NDEGEOCELLO: You're right. Well, now I think I have a good combination of both. For the first time, I can say they're actually my friends. That was a bridge too, because they all play with a lot of other like super famous people. That's one thing I've learned. Like sometimes, Drummer A doesn't work for this one thing you have coming up. And I think I've grown to be able to say, "It's not you, nothing against you, I just need this. No disrespect. I'll see you at the next gig." So you have no illusions in your mind about what I'm thinking. Because I would want someone to do the same for me.
POWERS: Can they handle it?
NDEGEOCELLO: Oh yeah. I'm like, please, I try my best to convey, "I'll see you next gig, it just doesn't work for this." So I have a great, now I have so many people to call because I've gotten better. I kinda used to be a jerk. Overly sullen. Not communicative. I think that's what I've learned too, cause I had a band member go, "You can't treat me like that." I was like, "You know what, sorry."
POWERS: Have any of you had that experience? I always think about that Metallica movie where they went to band therapy. Which, then in the end, they just needed Robert Trujillo on the bass. He solved their band therapy! But I don't know, when you're in a unit like you're in, is there ever a moment where you're like: "Stone, you are just not right for this song?"
MCCREADY: Well, my favorite part of that movie is when the therapist starts writing lyrics though. That's the greatest part. "I've got an idea too for this, Lars," $50,000 a minute. Um, no, with our band, we're always working on communicating. Trying to have open lines of communication. We're still working on that. We don't always have it correct. We've made a lot of mistakes but we're still around. We love each other, I think, as brothers and as businesspeople and rock people. I think there's a combination of we all came up together and there's a bond there. But, you know, we piss each other off too, so we'll tell each other when that's the case. Sometimes it works and sometimes it doesn't. It's better to — like I said, it's a constantly evolving thing, communication issues — and it's not like we talk through lawyers or managers. We talk one-on-one.
POWERS: In a sense, having a longstanding, 20+ years relationship, it's not like those things go away. They just become refined.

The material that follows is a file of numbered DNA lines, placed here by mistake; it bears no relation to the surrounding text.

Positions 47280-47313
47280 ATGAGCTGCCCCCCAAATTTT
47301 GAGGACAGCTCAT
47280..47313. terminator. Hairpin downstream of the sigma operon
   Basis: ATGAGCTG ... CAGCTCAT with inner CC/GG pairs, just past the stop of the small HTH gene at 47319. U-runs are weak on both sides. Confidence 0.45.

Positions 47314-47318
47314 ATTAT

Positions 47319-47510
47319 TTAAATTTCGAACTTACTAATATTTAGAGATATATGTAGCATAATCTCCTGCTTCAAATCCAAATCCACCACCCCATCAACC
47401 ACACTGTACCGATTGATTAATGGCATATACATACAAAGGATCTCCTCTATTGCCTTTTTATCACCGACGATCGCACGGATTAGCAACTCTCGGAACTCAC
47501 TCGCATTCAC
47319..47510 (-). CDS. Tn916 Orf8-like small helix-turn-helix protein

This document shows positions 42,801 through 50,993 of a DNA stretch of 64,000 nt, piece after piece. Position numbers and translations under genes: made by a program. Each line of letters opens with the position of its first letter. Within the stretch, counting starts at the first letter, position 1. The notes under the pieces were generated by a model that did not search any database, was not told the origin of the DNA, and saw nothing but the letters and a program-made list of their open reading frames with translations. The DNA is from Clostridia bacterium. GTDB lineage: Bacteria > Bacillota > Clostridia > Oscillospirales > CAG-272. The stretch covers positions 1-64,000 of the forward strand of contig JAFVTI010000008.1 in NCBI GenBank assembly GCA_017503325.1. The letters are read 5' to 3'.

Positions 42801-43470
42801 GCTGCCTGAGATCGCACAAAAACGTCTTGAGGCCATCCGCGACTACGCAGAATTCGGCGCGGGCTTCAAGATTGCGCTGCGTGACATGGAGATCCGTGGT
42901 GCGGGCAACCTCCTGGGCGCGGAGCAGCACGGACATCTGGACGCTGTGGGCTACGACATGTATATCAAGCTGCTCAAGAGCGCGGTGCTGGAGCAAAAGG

MCCREADY: Yeah, I mean, resentments and things like that can run real deep, but if you let them do that, it ends up destroying you. I think we all enjoy what we do and cherish our music together and our fans, and that we've had this opportunity to come out of Seattle and to be in this crazy museum. I used to play in these tiny clubs where you had to book your own shows, back in the early '80s. So to be able to come up through that and still remember that, I'm very grateful that we're around now, still. But it takes work. It's a lot of communication.
POWERS: We are also grateful, or, I am very grateful that you're still around. You know, we were talking about the killinest musicians. I'm sticking with Mike for a minute. There's a fan video on YouTube called "Mike McCready, Guitar God," and what was interesting to me is, at the end you're doing Eddie Van Halen's "Eruption," which, I read that you have been trying to master since you were 11. Do you feel like you got there?
MCCREADY: I feel like I'm almost there. There's a couple of tweaks. But the magic of YouTube is there's a guy who does it note for note. And I was watching him. I did practice it for 8 months before doing that. It was a challenge: Maybe now I can do this! But when it came out, I was 11. It was like Hendrix. It didn't make any sense. It was amazing.
POWERS: Speaking of that, that's sort of why I wanted to play that. Talking about the idea of the repertoire. And in fact, this could apply to any of you. But particularly to you. There's a lot of stuff all over YouTube. You can see Mike playing Hendrix licks. "Maggot Brain," You do an amazing version of "Maggot Brain." Obviously, this. What is your relationship to that idea of a repertoire, and how important is it for a guitarist like yourself to master that? In rock, we don't necessarily think of a repertoire the way we do in classical music?
MCCREADY: I think it's important as a musician, whether it be rock or jazz or blues, to create and to be open to different types of music and try to, maybe at first, emulate that. And then, out of that emulation, you create your own style. And so out of all of those guitar players that I liked growing up — Eddie Van Halen, Jimi Hendrix, the guys from Aerosmith, KISS, the Stones, all that — I try to take a little piece of everything. And Stevie Ray Vaughn later, and Muddy Waters, and then some blues. All of that was a whole other world that opened up to me early on. So I guess to take — creatively borrow things — and then it turns into your own style, I guess.
POWERS: I could play a similar video if it existed — maybe one of you wants to make it — and call it "Meshell Ndegeocello: Bass God." I read that you had a band where you had three bass players once.